Subject: Re: [boost] [xpressive] Performance Tuning?
From: OvermindDL1 (overminddl1_at_[hidden])
Date: 2009-07-14 00:30:21
On Mon, Jul 13, 2009 at 10:22 PM, Michael
> OvermindDL1 wrote:
>> I find this quite interesting. I wonder if I might have the time
>> tonight to make a Spirit2.1 version of this, the code would certainly
>> be a great deal shorter.
>> Just to make sure, from what I gathered looking at the code, you are
>> trying to parse out a number from an ascii string that could
>> potentially be an integer (64-bit, just digits, always base 10), a
>> double (digits as the integer, then a period, then more digits parsed
>> as the integer, OR a whole integer, then a space(s), followed by an
>> int then a / then an int), it looks like that a real number can have a
>> 'g' after it, but what is a g? I know what e's means, but g? I am
>> also confused, it seems your types support int64 as well as double,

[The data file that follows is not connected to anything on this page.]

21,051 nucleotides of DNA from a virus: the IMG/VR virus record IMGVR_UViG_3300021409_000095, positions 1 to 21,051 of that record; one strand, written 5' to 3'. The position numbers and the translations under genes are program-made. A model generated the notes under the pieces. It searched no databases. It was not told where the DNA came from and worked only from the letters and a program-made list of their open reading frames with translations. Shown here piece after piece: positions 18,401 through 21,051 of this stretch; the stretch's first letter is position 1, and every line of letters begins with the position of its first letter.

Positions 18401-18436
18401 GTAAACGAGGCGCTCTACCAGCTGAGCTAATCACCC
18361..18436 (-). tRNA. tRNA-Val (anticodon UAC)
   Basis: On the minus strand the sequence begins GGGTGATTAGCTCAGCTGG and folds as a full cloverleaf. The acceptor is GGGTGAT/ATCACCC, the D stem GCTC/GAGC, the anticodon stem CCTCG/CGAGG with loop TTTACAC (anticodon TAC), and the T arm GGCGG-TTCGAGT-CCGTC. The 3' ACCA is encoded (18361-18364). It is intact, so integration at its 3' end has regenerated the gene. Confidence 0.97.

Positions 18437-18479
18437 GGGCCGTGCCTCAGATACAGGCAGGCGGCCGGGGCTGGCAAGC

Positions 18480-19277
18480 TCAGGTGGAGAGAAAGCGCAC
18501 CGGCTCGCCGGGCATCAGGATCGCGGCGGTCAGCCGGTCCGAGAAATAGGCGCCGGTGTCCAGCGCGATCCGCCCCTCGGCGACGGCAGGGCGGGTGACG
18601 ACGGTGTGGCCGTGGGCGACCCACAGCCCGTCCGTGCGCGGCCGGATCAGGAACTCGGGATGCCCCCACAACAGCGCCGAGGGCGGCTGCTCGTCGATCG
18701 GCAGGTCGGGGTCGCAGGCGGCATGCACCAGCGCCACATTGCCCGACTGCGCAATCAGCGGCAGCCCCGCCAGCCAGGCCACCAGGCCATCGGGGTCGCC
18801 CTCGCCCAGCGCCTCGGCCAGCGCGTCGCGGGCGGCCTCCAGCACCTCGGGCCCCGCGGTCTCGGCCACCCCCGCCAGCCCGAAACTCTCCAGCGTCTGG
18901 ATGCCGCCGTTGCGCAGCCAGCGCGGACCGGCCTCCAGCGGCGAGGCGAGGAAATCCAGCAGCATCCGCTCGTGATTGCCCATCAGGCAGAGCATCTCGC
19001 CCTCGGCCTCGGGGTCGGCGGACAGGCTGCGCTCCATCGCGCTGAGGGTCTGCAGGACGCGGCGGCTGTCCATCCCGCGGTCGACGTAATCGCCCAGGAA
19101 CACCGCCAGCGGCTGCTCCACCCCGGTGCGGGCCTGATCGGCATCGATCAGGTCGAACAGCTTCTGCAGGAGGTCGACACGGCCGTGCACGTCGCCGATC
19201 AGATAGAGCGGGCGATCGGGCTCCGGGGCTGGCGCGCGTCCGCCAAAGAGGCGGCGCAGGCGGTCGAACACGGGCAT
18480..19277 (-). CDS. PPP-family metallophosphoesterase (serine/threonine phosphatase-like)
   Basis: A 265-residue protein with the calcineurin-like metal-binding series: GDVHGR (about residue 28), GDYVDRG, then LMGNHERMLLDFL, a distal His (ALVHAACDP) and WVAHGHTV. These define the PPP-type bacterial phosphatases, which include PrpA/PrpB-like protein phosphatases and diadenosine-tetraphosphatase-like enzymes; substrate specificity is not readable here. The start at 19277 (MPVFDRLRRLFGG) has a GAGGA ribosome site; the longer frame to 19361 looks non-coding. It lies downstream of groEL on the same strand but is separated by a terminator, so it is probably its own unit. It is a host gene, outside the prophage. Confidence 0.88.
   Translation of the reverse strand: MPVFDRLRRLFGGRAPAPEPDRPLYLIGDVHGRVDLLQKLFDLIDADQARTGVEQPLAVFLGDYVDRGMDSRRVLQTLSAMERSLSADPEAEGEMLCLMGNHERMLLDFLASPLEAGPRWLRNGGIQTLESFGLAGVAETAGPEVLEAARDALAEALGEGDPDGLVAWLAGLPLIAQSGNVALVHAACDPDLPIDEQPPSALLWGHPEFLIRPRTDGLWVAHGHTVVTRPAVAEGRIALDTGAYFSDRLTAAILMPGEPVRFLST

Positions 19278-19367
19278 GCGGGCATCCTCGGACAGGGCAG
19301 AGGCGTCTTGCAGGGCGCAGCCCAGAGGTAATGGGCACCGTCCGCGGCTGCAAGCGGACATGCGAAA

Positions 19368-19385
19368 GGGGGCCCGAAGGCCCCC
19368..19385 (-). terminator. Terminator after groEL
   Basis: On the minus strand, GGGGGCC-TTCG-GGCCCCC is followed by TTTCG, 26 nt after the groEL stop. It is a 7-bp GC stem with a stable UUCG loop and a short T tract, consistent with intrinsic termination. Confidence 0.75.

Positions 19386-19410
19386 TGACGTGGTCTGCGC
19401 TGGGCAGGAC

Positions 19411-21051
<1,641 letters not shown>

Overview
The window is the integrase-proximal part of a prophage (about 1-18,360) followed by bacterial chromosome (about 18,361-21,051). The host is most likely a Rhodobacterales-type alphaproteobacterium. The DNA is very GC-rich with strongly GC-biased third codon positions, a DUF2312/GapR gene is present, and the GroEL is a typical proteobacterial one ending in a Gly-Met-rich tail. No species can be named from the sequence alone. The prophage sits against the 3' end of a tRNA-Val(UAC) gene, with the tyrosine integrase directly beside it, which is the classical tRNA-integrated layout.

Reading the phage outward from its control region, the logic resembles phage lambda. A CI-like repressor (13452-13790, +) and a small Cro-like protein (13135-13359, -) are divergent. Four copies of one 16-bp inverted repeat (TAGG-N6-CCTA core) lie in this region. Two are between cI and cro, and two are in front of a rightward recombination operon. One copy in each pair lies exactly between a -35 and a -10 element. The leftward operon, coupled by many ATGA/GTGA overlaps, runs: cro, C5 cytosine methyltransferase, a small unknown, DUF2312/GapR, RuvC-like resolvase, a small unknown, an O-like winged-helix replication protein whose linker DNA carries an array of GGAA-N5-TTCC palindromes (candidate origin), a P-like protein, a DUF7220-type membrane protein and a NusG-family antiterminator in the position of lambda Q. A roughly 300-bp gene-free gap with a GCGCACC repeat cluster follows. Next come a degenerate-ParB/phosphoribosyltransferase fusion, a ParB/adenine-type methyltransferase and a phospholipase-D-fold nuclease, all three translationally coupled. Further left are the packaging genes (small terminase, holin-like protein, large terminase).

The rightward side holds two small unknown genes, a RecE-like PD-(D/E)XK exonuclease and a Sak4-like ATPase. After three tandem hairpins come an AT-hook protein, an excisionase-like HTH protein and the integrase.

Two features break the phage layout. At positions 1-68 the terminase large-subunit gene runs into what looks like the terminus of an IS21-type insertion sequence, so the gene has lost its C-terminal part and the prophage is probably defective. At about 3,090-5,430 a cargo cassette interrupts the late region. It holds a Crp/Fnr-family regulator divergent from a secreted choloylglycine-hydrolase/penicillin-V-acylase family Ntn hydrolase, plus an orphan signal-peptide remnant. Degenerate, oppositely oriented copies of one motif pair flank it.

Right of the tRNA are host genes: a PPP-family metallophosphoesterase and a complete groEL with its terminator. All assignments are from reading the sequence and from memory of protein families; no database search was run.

>> but you only ever return an int64, why not a variant of both? Should
>> I do this for Spirit2.1? Spirit2.1 naturally wants to use such things
>> anyway so it is actually easier for me to do so, and the user would
>> have a more accurate value too as they would get either an int64 or a
>> double depending on what it parsed, I could also add in other
>> representations like a struct of two int64's for a
>> numerator/denominator as well for best accuracy. What would you
> I have considered doing this myself on and off. I'm still learning
> Spirit 2.1 and if you were to throw this together it would be a great
> example of approaching the problem three different ways.
> I am looking forward to seeing your effort.
Spirit2.1 is by far the most easy Spirit to date, as well as the
fastest, beats out many hand-written and tuned parsers as well.
Should not be hard to do, and I think I would prefer to return a
variant of all possible types as I see no point cutting out
information, let the user decide what info they want, unless someone
tells me they only want anything/everything as an int64, then I can do
it that way too.
But still, what would the 'g' in a number like 2.4g5 do, I know what e
does, but g?
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